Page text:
A true picture of Kunze could not be obtained without following in some detail his activities while in the Bund. The Federal Bureau of Investigation from the founding of the Friends of New Germany made a comprehensive survey and investigation of that organization and its successor, the Bund. As one of the key figures in the Bund, the FBI was particularly interested in the activities of Gerhard Wilhelm Kunze.

Kunze's legal residence for the past several years has been at 6501 North Smedly, Philadelphia, Pennsylvania, the home of his father. He gave 211 East 87th Street, New York City, as his address when registering under the Selective Service Act. During the year of 1936, he was active as President of the Philadelphia branch of the Bund. In 1937, Kunze continued his work in Philadelphia and on July 18th of that year assisted in the dedication of Camp Nordland, Andover, New Jersey, the twenty-first German-American Bund Camp established in this country.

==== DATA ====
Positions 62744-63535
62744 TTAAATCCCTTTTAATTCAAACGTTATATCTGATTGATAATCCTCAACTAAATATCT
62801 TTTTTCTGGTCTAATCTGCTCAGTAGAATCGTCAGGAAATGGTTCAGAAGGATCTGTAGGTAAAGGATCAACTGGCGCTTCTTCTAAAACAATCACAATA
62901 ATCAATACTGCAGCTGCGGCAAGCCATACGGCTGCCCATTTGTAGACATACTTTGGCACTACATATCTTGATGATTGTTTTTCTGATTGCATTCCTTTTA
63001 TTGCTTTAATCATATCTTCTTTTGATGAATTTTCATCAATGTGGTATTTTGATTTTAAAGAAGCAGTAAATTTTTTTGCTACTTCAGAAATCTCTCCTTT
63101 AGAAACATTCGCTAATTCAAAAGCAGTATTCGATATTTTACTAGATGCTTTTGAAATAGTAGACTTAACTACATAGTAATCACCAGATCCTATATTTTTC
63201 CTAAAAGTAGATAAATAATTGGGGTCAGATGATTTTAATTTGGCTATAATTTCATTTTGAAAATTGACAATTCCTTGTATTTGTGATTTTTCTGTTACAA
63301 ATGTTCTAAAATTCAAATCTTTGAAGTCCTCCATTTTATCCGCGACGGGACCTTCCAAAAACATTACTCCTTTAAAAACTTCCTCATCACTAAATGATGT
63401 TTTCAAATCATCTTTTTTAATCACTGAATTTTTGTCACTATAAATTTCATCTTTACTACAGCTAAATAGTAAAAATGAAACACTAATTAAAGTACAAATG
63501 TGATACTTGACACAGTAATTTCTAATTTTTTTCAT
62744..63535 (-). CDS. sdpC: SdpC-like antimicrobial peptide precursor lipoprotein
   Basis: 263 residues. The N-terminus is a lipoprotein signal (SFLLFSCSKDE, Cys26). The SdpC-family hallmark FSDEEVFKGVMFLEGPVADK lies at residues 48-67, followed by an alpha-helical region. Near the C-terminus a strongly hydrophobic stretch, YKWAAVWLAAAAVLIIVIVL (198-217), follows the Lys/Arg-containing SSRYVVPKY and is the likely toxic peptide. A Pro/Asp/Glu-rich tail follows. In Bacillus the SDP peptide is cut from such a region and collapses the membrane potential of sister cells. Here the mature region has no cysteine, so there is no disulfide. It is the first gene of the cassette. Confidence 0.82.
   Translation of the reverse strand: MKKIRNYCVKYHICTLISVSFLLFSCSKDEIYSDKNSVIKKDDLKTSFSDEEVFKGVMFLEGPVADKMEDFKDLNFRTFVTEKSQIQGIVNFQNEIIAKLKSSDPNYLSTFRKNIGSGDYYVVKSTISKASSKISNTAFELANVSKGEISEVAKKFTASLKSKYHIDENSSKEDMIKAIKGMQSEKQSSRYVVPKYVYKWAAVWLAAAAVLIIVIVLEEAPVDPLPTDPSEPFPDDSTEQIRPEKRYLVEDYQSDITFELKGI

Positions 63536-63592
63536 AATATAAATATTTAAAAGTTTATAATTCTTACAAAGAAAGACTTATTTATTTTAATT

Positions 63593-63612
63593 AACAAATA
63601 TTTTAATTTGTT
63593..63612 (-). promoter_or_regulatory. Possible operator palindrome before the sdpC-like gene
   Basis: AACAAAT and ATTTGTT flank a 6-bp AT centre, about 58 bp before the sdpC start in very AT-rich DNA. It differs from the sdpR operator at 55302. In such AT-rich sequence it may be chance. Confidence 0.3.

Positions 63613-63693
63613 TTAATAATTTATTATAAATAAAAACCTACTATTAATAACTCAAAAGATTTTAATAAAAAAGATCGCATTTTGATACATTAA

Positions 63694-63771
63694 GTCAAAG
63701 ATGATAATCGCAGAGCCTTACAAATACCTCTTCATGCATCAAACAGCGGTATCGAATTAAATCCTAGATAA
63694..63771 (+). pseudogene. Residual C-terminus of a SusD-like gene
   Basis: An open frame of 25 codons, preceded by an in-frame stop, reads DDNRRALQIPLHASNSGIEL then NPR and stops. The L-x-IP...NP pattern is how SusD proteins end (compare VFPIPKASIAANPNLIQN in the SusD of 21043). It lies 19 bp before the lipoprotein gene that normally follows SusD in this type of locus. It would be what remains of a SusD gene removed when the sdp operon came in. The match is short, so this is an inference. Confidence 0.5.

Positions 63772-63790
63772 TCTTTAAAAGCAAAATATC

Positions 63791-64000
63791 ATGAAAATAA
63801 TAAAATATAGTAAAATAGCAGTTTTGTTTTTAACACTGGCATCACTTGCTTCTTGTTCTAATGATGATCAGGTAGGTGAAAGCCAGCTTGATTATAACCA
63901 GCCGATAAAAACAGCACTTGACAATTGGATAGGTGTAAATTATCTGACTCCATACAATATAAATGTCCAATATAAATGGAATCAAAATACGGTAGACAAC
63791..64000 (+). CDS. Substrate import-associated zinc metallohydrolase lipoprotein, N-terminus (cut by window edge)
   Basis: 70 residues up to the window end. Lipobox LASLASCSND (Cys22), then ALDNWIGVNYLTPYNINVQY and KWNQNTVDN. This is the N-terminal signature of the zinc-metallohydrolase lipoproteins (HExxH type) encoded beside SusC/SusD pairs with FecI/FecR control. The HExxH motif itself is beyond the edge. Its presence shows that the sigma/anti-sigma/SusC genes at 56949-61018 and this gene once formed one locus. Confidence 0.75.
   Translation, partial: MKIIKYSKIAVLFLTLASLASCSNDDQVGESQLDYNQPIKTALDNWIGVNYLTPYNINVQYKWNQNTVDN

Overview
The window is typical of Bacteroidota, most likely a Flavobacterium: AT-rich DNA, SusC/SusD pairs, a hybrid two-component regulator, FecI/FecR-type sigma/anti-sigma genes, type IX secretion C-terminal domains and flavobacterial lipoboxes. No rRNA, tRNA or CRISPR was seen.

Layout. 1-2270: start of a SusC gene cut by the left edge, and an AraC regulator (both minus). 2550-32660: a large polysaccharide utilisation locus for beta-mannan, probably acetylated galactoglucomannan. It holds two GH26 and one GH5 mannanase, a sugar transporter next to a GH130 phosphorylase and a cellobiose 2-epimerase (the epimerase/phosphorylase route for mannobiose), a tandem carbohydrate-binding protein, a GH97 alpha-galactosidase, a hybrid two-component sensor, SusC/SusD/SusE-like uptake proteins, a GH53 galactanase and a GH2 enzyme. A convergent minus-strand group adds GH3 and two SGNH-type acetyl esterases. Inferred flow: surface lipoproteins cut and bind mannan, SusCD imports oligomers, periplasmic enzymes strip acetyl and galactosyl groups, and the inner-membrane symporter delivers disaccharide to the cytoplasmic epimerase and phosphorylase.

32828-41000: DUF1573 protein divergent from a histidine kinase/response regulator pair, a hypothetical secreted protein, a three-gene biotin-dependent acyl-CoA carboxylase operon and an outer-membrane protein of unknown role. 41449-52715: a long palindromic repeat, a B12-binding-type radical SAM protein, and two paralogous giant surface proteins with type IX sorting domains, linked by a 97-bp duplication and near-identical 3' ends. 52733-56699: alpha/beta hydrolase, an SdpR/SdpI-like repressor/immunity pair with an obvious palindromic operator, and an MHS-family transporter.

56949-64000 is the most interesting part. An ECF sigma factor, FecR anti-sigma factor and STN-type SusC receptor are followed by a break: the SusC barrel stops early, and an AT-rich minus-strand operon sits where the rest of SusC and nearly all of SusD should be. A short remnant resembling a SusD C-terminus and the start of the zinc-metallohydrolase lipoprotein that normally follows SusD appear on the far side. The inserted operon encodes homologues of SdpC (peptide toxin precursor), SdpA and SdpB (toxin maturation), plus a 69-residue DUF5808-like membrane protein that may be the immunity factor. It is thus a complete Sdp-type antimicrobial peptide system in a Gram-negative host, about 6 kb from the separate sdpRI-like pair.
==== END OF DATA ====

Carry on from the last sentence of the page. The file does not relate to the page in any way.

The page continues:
This year was highlighted also by his participation as one of the presiding officers at the Fifth Reich Congress of Foreign Germans held at Stuttgart, Germany, from August 28 to September 5, 1937. Dressed in the uniform of the Bund, he made one of the principal speeches of the assembly, praising the aims and achievements of the Third Reich and condemning the Jews and their influence in the United States. He later admitted that one of the purposes of this meeting was to bring together active and former members of the Bund. Upon his return from Stuttgart he was photographed by newspaper reporters being welcomed by Fritz Kuhn. At a meeting of the Bund in New York City on November 16, 1937, he was introduced to the assembled crowd as the National Propaganda Leader who had just returned from Germany.